The coronavirus came with stranger things
Keeping track of the trends to date
“Nature is healing” because of COVID-19, which has also brought celebrity status to chief medical officers and their sign-language interpreters. It also led dogs to honk in honour of frontline workers, among other matters unique to the past month:
Deeper than Zoombombing
Citizen Lab, based at the Munk School of Global Affairs at the University of Toronto, is credited with changes at Zoom that include paid users picking which data centre video calls are routed through. (Free users won’t be routed through China.) It was just one thing the laboratory found wrong with Zoom’s original standards for privacy.
Fear of a pandemic power grab
Physical distancing warnings have gotten harsher in Ottawa, which emerged as a hotbed for reported confrontations with bylaw enforcement officers. Complaints about people flouting the guidelines dropped in Toronto, but the fines handed out in the city went up. The Canadian Civil Liberties association has been watching the watchers:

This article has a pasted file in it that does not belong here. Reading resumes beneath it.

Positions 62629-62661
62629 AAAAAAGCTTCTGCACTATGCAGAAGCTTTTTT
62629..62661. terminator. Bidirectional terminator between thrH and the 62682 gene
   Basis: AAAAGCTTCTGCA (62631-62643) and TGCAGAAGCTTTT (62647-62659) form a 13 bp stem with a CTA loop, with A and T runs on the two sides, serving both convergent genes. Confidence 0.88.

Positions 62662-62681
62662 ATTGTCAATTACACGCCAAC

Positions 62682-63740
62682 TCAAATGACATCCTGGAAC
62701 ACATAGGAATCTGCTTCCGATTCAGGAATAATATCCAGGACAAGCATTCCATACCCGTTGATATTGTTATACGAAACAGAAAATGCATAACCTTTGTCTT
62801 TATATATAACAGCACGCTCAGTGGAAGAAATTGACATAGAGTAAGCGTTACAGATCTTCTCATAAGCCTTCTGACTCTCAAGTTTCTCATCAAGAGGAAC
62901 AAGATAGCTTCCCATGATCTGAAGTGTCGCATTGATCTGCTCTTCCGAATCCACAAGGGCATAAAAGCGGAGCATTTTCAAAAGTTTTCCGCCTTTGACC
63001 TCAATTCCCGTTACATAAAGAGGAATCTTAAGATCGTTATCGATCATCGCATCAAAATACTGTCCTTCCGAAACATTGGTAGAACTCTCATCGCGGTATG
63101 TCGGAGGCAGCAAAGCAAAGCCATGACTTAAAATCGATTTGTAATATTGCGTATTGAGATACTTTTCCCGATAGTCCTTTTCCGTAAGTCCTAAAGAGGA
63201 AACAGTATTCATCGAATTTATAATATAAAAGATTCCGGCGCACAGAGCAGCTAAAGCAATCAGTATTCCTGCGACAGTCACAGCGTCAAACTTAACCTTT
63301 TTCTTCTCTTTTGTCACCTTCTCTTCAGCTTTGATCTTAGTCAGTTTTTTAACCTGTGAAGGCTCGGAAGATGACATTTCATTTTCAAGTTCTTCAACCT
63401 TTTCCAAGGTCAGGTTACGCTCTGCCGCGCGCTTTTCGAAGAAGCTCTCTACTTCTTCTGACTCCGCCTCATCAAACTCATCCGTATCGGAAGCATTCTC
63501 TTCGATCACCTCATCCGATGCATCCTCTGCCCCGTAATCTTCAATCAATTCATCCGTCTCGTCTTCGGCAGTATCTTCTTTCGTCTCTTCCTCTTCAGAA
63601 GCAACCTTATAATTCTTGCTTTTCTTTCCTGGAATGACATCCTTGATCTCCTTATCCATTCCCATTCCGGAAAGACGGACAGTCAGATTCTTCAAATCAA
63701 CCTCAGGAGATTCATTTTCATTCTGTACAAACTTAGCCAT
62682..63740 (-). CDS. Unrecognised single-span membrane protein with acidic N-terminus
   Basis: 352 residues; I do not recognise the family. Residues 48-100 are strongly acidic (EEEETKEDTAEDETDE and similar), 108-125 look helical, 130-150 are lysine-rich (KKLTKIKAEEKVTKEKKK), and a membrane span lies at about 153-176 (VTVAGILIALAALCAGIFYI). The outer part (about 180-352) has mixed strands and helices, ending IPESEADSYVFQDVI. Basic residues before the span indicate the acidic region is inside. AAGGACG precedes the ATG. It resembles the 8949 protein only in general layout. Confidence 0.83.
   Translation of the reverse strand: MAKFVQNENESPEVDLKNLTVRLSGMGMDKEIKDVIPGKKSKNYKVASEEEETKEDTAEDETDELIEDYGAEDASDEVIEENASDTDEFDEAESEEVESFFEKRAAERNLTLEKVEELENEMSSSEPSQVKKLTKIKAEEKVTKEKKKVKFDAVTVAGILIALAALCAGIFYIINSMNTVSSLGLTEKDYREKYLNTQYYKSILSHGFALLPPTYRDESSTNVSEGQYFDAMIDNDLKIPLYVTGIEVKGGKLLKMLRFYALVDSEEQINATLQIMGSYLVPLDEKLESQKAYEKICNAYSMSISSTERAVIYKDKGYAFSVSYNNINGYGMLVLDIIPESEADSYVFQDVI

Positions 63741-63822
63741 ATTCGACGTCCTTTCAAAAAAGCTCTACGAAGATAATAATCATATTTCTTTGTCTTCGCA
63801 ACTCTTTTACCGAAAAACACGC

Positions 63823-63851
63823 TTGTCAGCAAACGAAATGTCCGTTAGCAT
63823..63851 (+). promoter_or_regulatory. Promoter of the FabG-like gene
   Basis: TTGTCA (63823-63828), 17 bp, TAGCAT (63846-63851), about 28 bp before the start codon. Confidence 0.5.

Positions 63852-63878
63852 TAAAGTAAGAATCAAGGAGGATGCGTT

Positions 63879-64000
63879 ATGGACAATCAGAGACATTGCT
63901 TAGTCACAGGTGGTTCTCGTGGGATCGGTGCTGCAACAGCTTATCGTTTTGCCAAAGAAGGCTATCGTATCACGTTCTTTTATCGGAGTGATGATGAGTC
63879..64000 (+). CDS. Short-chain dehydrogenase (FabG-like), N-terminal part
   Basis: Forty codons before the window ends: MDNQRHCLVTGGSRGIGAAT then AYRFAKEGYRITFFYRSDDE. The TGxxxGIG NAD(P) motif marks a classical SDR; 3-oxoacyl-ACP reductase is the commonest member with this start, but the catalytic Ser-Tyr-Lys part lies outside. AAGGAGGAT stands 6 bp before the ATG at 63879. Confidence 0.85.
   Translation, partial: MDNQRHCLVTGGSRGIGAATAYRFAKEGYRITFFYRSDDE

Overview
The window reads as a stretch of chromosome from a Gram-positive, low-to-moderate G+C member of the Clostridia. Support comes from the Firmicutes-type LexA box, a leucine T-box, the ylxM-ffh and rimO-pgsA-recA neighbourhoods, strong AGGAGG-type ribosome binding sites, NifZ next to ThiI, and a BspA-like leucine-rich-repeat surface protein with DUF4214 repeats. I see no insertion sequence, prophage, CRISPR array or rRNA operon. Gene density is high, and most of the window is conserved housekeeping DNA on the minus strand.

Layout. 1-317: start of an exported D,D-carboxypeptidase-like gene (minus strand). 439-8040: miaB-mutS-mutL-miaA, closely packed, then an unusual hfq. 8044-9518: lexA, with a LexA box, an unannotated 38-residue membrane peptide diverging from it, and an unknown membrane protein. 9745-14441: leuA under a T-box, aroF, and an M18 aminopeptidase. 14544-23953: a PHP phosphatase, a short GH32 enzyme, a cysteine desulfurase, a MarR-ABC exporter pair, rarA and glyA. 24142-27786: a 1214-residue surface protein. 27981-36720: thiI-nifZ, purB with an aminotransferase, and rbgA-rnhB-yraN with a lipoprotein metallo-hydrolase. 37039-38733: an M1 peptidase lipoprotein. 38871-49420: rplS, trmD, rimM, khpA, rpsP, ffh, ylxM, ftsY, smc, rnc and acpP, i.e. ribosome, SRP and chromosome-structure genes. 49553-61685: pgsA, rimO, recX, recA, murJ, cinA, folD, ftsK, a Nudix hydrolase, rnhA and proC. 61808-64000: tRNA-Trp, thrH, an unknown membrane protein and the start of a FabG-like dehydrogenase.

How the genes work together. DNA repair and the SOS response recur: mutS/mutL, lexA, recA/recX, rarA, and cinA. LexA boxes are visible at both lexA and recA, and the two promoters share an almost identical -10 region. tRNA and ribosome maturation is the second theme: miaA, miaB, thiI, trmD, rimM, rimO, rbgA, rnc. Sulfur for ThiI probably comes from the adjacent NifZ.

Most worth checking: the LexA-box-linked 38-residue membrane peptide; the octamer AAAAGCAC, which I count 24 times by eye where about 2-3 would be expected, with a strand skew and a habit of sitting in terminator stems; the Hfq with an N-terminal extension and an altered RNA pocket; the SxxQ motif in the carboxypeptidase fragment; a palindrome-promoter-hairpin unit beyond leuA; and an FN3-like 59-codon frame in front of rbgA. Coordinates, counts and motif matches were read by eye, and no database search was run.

The social distancing machine
The creation by artist Daniel Rotsztain was meant to show how some downtown Toronto sidewalks are too narrow to abide by a two metre rule, with the hope that politicians would notice. The mayor has no plans to ban cars, fearing pedestrian overload—but he’s amenable to designated one-way sidewalks.
“Due to COVID-19…” signs
While a ubiquitous salute to Honest Ed’s got caught in controversy in Toronto, the city dominates the website collecting the signs of these times, although submissions are welcome from everywhere. Local churches bring their own brand of signalling hope:
The snobbery of sourdough
Making bread in quarantine turned into a thing that trend pieces were made of, as demand for flour and yeast rose to proportions of toilet paper, so that more bakers could show off their starters. It’s also started to show something about society:
Finally, what a terrible image
“Speaking Moistly” were the words that Justin Trudeau instantly regretted using to promote a new masked normal. But the term was then used by Andrew Scheer with a relatively straight face to deflect accusations of breaching health guidelines. The song it inspired will play in our brains until all the corresponding circumstances are over: